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OUTLINING IMP LABELLING CHANGES AND THEIR IMPLICATIONS
In May 2014, the European Union Clinical Trial Regulation (EU CTR) No. 536/2014 was passed, replacing the EU directive No. 2001/20/EC, to enhance clinical trial safety, efficiency, transparency, and collaboration. At the end of January 2022, the regulation finally went into effect, leaving life sciences companies three years to transition and meet the new requirements.
One of the most significant changes in the new regulation is Annex VI, which covers changes in the labelling requirements for investigational medical products (IMPs). The regulation also places increased emphasis on the main contact of the trial, if there’s an implementation grace period and what will/can be the role of Interactive Voice/Web Response Systems (IxRS). So, what are the implications of these changes and how will they affect outer immediate packaging?
1. Expiry date on inner packaging: Previously, the expiry or retesting date for medicinal products was only required on the outer packaging. Annex VI outlines that the date must now be found on the inner packaging as well.
2. Auxiliary medical product (AMP) updated definition: AMPs, which were not defined previously, are now outlined as medicinal products that are not IMPs, but are still used and part of the study. The updated definition also includes the requirement of labelling non-authorised AMPs to increase patient safety and traceability in case of adverse events.
3. Streamlined submission process: The EU CTR will introduce a new portal to accept single application dossiers for clinical trials conducted within any country in the EU, intended to streamline the submission process.
4. Plain language requirements: In efforts to increase transparency and access, the EU CTR requires that the results of clinical trials be translated into the 24 official languages of the EU and that the language itself must be easily understood.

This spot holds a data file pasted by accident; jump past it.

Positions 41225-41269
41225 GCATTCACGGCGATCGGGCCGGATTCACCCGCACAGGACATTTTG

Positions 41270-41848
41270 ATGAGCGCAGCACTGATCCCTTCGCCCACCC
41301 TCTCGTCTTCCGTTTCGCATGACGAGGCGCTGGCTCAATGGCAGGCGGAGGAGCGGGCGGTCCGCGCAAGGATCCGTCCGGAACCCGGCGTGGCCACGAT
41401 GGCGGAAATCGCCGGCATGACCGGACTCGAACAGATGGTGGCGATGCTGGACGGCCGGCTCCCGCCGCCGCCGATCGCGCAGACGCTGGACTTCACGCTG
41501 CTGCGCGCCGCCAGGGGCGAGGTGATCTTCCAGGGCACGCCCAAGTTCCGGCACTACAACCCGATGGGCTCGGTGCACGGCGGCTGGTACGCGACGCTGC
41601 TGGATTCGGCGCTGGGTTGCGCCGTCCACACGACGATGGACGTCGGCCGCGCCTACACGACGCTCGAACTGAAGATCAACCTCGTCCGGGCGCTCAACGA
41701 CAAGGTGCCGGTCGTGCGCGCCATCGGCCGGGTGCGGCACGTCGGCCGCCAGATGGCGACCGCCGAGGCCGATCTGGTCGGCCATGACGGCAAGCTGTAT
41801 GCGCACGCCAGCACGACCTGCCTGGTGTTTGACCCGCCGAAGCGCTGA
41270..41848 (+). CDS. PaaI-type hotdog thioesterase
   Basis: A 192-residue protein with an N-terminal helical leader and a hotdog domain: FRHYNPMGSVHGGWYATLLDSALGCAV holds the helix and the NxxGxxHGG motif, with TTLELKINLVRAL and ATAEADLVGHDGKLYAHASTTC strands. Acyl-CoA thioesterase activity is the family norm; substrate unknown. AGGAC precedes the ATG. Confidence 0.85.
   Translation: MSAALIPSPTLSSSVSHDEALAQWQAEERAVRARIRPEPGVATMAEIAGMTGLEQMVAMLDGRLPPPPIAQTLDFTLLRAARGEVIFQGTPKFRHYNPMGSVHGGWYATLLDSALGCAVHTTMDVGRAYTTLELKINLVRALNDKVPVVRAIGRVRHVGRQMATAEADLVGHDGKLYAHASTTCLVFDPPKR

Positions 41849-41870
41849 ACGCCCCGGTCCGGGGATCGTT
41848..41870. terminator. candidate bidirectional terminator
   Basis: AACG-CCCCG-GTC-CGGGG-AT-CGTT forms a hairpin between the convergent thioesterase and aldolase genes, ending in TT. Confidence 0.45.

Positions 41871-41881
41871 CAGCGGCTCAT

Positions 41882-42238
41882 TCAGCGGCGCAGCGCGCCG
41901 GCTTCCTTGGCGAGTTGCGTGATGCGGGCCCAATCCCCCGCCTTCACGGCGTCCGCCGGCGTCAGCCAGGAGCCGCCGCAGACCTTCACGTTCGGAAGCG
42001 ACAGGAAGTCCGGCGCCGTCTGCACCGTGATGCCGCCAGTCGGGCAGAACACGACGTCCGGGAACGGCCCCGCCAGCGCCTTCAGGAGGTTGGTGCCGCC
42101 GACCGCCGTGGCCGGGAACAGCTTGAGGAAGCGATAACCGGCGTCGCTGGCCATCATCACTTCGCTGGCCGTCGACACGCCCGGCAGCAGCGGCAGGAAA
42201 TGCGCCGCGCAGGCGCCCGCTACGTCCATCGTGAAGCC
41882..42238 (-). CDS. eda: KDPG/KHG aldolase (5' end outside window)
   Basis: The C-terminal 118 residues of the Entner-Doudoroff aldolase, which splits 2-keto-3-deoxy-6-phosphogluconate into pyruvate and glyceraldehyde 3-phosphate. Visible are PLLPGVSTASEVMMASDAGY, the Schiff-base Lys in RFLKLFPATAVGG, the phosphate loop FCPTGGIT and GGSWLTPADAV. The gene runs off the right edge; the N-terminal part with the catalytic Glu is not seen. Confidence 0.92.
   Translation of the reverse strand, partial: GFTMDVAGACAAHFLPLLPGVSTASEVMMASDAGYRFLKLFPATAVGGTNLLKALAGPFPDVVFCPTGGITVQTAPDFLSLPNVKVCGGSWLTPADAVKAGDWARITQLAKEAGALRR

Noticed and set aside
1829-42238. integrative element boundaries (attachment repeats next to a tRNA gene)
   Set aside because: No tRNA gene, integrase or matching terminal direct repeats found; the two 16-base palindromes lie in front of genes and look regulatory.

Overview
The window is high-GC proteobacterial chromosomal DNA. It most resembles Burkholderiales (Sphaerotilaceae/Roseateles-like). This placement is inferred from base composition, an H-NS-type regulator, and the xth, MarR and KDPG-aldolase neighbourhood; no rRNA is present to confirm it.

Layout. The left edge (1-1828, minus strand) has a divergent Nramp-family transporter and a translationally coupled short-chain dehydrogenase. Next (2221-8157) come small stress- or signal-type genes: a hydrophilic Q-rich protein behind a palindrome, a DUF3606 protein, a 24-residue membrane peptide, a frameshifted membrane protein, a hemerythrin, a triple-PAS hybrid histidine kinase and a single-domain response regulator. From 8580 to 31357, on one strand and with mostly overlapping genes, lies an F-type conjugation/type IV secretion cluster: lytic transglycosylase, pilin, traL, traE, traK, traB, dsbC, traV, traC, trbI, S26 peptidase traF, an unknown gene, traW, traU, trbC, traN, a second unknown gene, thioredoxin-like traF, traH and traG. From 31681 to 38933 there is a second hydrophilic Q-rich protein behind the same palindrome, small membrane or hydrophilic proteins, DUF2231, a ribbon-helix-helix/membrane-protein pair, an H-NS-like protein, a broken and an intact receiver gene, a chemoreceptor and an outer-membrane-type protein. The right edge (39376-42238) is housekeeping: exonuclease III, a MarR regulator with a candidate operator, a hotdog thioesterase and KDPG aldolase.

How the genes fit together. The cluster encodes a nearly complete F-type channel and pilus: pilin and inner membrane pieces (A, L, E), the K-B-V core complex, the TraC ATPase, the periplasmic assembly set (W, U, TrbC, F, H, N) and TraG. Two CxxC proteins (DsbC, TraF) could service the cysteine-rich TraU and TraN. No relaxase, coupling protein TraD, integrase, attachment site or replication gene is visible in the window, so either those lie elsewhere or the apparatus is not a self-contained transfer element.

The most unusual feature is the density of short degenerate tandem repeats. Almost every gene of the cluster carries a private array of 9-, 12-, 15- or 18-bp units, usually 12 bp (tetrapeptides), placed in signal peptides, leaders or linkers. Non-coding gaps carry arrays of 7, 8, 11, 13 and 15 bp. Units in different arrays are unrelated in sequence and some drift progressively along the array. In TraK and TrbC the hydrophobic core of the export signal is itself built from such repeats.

The Implications of Annex VI for Pharma Companies
While all of the changes listed above impact the clinical trial, one of the most notable changes Annex VI brings is requiring an expiry date on immediate packaging. For pharma companies with ongoing clinical trials, particularly blinded ones, this can be a challenge for several reasons:
1. Space: Often, immediate or inner packaging already has limited space. Adding more information into an already tightly packed area can decrease readability.
2. Tampering: Having to include the expiry date on the inner packaging means tamper seals may need to be broken and completely replaced.
3. Delayed Timelines: Without proper preparation and planning, including the expiry date on the immediate packaging also means accounting for additional time in the supply chain. Previously, if re-labelling was necessary, it could be done on site. With the new requirement, the product must be shipped back to an authorised manufacturing site.
4. Quality: For IMPs that require special storage conditions, such as being stored below a certain temperature, this amendment could also be a challenge. Opening the outer packaging to add or update the expiry date on the immediate packaging can compromise the IMP’s function or quality. For blinded clinical trials, there is an even greater risk for clinical trial quality.
Are you prepared for the implementation of the EU CTR? If not, don’t stress! We’re here for you if you want to chat more about the new regulations and the implications for your medicinal product development, and how our services can help with the transition process.